burden of showing a genuine issue for trial, by any of the kinds of evidentiary
materials listed in Rule 56(c), except the mere pleadings themselves. Celotex
Corp. v. Catrett, 477 U.S. 317, 324 (1986).
Here, in responding to defendants properly supported summary judgment
motion, plaintiff failed to submit evidence showing the applicable standard of
care or a breach of that standard. He presented no expert testimony about the care
a reasonably prudent attorney would exercise under similar circumstances, as is
required in most professional negligence cases under Wyoming law. See Peterson
v. Scorsine, 898 P.2d 382, 388-89 (Wyo. 1995); Moore v. Lubnau, 855 P.2d 1245,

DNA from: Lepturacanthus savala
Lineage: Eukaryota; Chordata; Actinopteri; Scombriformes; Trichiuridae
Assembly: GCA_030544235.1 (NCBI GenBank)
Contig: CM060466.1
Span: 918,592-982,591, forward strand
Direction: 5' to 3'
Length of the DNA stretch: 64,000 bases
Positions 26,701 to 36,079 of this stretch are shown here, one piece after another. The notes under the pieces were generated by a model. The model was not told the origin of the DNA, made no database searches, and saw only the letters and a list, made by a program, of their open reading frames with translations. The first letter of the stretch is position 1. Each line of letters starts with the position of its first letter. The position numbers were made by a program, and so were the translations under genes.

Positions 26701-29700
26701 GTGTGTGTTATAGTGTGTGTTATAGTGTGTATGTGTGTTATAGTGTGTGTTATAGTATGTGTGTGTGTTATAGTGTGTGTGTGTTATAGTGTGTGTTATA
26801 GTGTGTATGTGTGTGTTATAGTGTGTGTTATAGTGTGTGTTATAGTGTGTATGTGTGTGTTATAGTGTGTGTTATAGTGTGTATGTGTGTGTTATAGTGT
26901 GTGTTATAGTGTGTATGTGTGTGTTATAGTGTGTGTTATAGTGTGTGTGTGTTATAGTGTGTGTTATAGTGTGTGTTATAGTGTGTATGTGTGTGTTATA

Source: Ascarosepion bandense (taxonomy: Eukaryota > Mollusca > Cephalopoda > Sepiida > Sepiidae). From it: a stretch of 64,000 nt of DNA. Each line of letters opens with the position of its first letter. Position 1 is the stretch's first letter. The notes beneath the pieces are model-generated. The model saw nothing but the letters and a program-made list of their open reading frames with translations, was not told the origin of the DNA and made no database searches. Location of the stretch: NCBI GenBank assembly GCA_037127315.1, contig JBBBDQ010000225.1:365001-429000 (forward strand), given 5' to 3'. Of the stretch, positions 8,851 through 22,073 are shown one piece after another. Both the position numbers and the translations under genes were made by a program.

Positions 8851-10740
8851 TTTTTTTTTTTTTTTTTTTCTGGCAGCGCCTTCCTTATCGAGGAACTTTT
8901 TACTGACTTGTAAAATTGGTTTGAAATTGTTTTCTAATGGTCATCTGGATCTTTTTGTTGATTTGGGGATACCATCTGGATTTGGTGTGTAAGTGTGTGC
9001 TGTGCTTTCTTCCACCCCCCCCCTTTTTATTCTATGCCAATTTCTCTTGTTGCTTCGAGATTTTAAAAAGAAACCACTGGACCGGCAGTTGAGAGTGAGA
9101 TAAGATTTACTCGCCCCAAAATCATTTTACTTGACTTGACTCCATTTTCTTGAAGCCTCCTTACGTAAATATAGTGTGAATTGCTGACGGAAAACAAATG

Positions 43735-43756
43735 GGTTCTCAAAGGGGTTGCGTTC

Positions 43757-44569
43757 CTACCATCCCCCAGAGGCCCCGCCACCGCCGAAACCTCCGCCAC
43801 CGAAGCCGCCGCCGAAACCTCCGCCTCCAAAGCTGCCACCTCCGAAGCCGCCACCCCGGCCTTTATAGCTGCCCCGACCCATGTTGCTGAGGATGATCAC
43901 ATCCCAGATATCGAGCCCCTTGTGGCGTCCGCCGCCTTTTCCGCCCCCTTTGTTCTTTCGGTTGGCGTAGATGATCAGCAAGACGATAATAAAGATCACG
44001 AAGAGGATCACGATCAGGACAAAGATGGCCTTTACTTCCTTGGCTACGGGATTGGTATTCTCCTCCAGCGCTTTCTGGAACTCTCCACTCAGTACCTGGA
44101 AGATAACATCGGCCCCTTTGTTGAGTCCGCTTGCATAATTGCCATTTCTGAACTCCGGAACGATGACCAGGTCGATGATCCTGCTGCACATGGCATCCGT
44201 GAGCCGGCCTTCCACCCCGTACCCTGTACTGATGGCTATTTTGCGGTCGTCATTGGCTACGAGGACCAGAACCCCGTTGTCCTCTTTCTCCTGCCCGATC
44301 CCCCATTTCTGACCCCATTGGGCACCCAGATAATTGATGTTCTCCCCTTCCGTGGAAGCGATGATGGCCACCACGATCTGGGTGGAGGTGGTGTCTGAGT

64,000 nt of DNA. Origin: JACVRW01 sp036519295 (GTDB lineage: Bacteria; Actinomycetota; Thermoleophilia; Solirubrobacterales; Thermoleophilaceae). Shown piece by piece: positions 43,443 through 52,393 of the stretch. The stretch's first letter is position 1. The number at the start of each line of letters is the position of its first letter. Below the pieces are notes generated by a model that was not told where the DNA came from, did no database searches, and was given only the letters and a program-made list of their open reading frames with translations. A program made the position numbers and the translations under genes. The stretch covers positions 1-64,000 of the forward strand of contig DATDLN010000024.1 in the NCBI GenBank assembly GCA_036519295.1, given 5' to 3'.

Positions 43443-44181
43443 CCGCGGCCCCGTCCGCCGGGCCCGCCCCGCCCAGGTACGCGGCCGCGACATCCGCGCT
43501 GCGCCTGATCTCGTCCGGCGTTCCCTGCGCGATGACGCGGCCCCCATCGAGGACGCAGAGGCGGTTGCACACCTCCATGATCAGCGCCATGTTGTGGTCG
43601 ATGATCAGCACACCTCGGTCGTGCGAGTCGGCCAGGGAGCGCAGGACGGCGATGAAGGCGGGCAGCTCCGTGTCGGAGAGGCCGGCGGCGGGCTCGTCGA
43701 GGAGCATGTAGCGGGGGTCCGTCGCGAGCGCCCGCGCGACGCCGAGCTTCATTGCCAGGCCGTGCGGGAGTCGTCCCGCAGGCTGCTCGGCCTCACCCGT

1249 (Wyo. 1993). Further, given the tactical nature of the alleged errors, this
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was not a case in which a laypersons background and common sense could
establish the applicable standard of care. See Peterson, 898 P.2d at 383, 388-89
(implicitly rejecting plaintiffs argument that errors in divorce proceeding fell
within a laypersons common sense and experience); see generally Moore, 855
P.2d at 1250-51 (describing tactical considerations in divorce proceeding). The
transcript excerpts attached to plaintiffs motion for judgment also were
insufficient, as there was no evidence the decision to work out a property division
after the hearing violated the applicable standard of care. Therefore, plaintiff
failed to demonstrate a genuine issue of material fact under Rule 56.
Although plaintiffs pro se pleadings are to be construed liberally, his pro
se status does not excuse his obligation to comply with the rules of procedure.
See Ogden v. San Juan County, 32 F.3d 452, 455 (10th Cir. 1994). Further,